Peoria and Spfld both have a children's hospital. The Peoria hospital is new and is a St. Jude's Midwest Affiliate research hospital. B-N is snaller, but not by much. Each town is unique in its offerings to its residents and guests.

Spfld is a political town. It holds an awesome state fair, historical places. It is our state capitol.
B-N is where many of our largest insurance companies call home. A little farther south you'll find fresh Maple Syrup at Funk's Grove. I always liked to take my kids to Miller Park when they were children. Peoria is a medical, financial, technical hub. The Peoria Park District is the onldest in the stae and the largest in central Illinois with 9,000 acres.

You'll find natural food stores, holistic medicine, farmer's markets, history, events all year and large venues that bring 30-50000 people into the area. All three cities offer some type of culture from ballet to opera to performaing arts, symphony, summer stock theater to potters and juried art shows. In the general area you'll find vintners, micro-brewery, museums, ancient Native American mounds, regional foods and bakeries, planetarium, river front parks, semi-pro sports and national venue that visit each town. You'll find some very good cuisine in the three towns, and if you'd like to ski, or of you would like to sleep to the wolf lullaby you can do that too in complete safety at a state park.

The three cities offer university education. Each city has a private uniersity. There are several other schools of higher education in the surrounding areas. :
B-N: Illinois State University: Normal and Illinois Weselyan University
Peoria: Bradley University and Illinois Central College
Springfield: University of Illinois: Springfield and Benedictine University at Springrield

In these three cities there is a total of 10-11 hospitals plus two medical schools. If you have a trade, the employment opportunities are about the same in each city. River cities like Peoria, Quincy, Rock Island tend to be a little more liberal than cities not on the rivers, simply because they are river cities. Springfield to Bloomington is about 60 miles and another 30 or so to Peoria by Internstate 1-55 to I-74. IF you are not positive where you want to live and work, I urge you to visit each area and spend two nights. When you travel in the US, the phone book is your friend for in yellow pages you find the churches, the shopping, the grocers, etc.. BTW, Spfl and Peoria both have fresh fish shoppes, while Peoria and B-N both have expanded natural food stores. I've had a home in the triangle for more than 60 years.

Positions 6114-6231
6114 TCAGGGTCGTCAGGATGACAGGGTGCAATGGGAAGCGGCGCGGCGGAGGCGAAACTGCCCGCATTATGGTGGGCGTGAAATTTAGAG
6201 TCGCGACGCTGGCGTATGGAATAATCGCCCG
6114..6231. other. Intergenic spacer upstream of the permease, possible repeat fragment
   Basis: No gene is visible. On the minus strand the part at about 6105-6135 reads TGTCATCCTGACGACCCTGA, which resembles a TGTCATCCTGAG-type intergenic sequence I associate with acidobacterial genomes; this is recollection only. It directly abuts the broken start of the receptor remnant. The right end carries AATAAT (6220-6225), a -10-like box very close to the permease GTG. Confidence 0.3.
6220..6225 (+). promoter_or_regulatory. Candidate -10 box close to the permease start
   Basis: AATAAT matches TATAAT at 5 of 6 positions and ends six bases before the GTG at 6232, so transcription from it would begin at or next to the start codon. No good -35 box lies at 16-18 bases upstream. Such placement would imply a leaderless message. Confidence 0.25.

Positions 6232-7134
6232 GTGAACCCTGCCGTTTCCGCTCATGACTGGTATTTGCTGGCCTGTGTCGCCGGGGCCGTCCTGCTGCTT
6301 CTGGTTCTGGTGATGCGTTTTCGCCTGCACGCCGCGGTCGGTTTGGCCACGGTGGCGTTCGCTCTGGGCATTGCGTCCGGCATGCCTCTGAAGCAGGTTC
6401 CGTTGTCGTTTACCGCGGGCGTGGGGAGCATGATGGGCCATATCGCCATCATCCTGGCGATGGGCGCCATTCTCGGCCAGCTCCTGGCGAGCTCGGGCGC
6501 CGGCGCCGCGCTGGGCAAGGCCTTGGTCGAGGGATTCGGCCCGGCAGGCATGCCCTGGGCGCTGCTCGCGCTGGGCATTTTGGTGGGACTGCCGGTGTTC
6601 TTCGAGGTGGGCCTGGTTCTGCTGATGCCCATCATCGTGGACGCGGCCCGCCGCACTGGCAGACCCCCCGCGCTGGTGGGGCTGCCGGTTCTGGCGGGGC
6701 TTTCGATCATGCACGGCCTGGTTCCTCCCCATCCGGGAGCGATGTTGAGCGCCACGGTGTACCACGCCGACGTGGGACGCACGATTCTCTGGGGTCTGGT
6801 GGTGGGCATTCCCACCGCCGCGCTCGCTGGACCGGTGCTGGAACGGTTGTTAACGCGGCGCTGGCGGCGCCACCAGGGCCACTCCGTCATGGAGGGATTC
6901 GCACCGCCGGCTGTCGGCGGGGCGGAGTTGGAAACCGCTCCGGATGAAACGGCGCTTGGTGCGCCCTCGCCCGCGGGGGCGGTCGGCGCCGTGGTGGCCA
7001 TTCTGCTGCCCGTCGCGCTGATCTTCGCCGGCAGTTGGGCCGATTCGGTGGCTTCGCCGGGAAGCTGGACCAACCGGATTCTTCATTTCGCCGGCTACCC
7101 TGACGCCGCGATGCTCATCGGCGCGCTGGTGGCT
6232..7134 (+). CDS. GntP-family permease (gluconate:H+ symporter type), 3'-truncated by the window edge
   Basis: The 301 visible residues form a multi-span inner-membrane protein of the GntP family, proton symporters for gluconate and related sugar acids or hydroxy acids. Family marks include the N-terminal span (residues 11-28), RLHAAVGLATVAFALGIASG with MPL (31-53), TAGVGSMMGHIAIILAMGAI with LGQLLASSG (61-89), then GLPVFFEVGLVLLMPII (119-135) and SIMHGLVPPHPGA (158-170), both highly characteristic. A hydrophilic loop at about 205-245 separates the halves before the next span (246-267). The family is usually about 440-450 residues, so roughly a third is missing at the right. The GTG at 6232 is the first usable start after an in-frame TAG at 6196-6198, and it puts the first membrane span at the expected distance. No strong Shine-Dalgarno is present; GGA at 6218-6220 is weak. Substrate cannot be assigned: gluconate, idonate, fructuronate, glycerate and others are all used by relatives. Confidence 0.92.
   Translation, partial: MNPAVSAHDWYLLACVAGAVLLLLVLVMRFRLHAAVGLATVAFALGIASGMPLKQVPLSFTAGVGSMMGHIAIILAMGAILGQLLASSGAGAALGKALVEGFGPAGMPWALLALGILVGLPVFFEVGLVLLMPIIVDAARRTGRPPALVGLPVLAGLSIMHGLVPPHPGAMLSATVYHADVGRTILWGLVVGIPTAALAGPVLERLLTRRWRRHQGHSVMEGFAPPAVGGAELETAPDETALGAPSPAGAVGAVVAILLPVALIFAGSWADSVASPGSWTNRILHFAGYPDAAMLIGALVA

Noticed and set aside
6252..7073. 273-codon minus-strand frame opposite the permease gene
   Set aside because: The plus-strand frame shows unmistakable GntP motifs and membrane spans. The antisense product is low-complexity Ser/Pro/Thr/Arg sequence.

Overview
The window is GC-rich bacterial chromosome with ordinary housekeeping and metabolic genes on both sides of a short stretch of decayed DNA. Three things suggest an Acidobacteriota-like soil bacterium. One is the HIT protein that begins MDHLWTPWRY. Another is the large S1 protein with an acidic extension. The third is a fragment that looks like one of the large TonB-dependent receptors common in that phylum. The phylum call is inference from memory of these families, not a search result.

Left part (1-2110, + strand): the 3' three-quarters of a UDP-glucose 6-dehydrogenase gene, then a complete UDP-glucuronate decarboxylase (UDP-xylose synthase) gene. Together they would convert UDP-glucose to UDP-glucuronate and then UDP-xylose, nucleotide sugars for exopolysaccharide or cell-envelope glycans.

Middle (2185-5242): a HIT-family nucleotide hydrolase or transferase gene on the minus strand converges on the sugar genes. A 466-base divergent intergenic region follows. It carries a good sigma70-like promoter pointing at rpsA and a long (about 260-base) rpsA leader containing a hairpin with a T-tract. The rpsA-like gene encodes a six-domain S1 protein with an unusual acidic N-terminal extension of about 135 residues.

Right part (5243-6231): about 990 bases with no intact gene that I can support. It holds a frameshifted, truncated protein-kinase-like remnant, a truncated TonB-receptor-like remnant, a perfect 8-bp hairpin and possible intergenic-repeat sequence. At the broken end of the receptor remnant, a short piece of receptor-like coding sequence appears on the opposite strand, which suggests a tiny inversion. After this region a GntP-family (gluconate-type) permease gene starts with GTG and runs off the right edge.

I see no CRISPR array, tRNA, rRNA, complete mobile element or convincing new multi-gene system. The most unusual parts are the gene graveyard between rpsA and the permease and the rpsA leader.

Here are the three main newspspapers.
Bloomington Pantagraph Pantagraph.com | Central Illinois
Peoria Journal Star Home - Peoria, IL - pjstar.com
Springfield State Journal Register. Home - Springfield, IL - The State Journal-Register

Skyline:
Bloomington: http://www.city-data.com/picfilesv/picv31744.php
Peoria: http://www.city-data.com/picfilesc/picc26988.php
Springfield: not available.

Cenral Illinois is approxmately 1500 miles from New York or Los Angeles. It is approximately 1000 miles between Canada and the Gulf of Mexico. Illinois has 102 counties and is the 5th most populated state in America.

If you have questions do not hesitate to ask.
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Old 01-20-2010, 06:55 AM
 
Location: United Kingdom
5 posts, read 9,470 times
Reputation: 10
Smile Help

Jim

It's all a bit of minefield really isn't it? We are going we think to a place called Barrington nr Chicago. We are visiting there again at the end of Feb and will then make a decision. I put the thread on the forum just to see what I got back and it was sort of helpful.

I hope you find what you're looking for in the US. The UK is rubbish at the moment!!
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Old 01-20-2010, 11:21 AM
 
Location: Not where you ever lived
11,544 posts, read 25,103,091 times
Reputation: 6189
If so much of a minefield once your realize there are only five areas near or over 50,000 population:
Chicago and East St.Louis, Peoria, Bloomington and Springfield and Champaign - which is located in Eastern Centeral Illinois. Chicago has a couple hundred suburbs.
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Old 10-04-2014, 05:19 PM
 
5 posts, read 4,644 times
Reputation: 13
I grew up in that area.

I live in the Denver area, and after being away for years, I came back home and found it was even worse than when I left. It's a sad dying town. I want to like the town I do. And when I left, I missed aspects of it. I really missed the greenery, the old cobblestone streets of certain areas and vintage architecture. The best thing about Springfield is the Lincoln Museum, which everyone should see. However, see it on a day trip from St. Louis or Chicago. Also, stay near the museum and do not stray from a 2 block radius. Springfield is not Chicago. It's actually more dangerous proportionately than Chicago. You can't really get away from the crime even in small towns (I lived in a small town there).